Policy Issues


Shuttered Online Charter Being Sued by State of Ohio

The school was founded in 2000 and by 2015 had a student enrollment of 14,453, making it the Ohio's largest charter. By 2016, while ECOT had the "single-largest graduating high school class" in the country, it also had the worst failure rate.

K–12 Tech Orgs Praise Senate Net Neutrality Vote, but Does It Matter?

If passed into law, the bill would reverse the Federal Communications Commission's December decision to end net neutrality rules put in place by the Obama administration. Those rules, set to expire June 11, bar companies from charging more for some content and from slowing down or outright blocking some content.

Math Teachers: Dump Tracking of Students; Focus on Essentials

A major association of math teachers has issued a call for rethinking math education in pre-K–12.

Uncertain Future for Federal Ed Tech Funding Program Doesn't Deter Applicants

E-rate discounts requested have dropped from $3 billion in 2017 to $2.8 billion in 2018. That's just half of what it was in 2012, when funding reached $5.2 billion.

How California's Student Privacy Law Protects Against Targeted Advertising

In 2014, California signed into law the most comprehensive student-data-privacy legislation in the country. The success of this landmark legislation in California has sparked a national conversation on the importance of protecting our students’ data, and has been the inspiration for similar legislation across the country.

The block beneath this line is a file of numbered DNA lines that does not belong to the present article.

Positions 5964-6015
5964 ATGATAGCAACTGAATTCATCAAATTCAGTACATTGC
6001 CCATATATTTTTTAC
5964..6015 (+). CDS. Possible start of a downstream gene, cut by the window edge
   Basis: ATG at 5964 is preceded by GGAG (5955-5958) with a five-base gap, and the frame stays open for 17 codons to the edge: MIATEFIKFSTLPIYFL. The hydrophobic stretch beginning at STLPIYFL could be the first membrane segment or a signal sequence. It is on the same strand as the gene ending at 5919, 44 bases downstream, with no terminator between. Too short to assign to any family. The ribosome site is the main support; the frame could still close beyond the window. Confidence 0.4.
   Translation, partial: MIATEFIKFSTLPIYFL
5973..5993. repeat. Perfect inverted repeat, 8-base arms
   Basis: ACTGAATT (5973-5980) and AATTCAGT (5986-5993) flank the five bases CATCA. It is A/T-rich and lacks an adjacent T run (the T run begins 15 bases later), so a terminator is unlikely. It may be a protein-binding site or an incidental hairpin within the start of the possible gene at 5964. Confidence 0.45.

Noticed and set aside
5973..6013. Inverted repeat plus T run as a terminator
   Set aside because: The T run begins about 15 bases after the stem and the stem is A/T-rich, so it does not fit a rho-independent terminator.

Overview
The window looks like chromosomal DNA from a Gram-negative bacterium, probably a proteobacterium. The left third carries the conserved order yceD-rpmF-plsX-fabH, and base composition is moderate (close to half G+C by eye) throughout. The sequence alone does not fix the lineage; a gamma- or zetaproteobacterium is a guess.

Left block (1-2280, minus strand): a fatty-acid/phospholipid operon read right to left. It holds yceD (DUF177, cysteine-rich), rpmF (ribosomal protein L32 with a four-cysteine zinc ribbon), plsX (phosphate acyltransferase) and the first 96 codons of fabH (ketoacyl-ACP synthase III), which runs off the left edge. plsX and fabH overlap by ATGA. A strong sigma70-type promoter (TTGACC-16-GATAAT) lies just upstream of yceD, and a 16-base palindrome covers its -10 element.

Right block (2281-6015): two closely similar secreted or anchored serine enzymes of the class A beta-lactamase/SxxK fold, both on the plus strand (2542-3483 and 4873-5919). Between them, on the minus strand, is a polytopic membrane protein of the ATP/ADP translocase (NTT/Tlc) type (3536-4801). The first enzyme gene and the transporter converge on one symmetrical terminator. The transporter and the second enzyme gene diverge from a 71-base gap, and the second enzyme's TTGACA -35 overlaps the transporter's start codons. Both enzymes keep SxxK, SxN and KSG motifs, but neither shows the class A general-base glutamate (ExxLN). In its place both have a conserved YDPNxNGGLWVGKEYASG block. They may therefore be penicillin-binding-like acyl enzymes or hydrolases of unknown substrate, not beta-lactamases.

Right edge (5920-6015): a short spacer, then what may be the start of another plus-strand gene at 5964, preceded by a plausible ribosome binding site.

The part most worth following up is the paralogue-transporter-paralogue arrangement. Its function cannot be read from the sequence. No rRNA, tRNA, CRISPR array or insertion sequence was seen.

Common Sense Pushes FTC to Make New Rules on Use of Minors' Data

Common Sense Media has filed a request with the Federal Trade Commission to investigate the impact of the Facebook data mishandling specifically on teenagers.

Achieve Gives Guidance to States on Developing Well Rounded Science Assessments

As states sort out their science standards — many adopting the Next Generation Science Standards and even more going at the work on their own — all of them are expected to adhere to "high-quality" summative science assessments that meet federal requirements spelled out in Title 1 Part A of the Every Student Succeeds Act.

Law Aims to Sort Out Credit Transfer

A new Virginia law is intended to improve the credit students get for taking college classes while in high school and to make sure those credits stick when they enter four-year institutions.

Research: Students Who Benefit Most from Charter Schools Are Least Likely to Apply

Students from economically disadvantaged backgrounds, those with lower academic achievements and students who are not white are the most likely to benefit academically from attending a charter school.

Foundation for Blended and Online Learning Report Examines Tech Solutions to Rural Ed Challenges

Rural schools face a raft of challenges schools in more densely populated areas do not, including declining enrollments, high socioeconomically disadvantaged populations, high transportation costs, lack of computer and internet access in student homes, low teacher pay, high teacher turnover, fewer teachers and fewer courses available to students.

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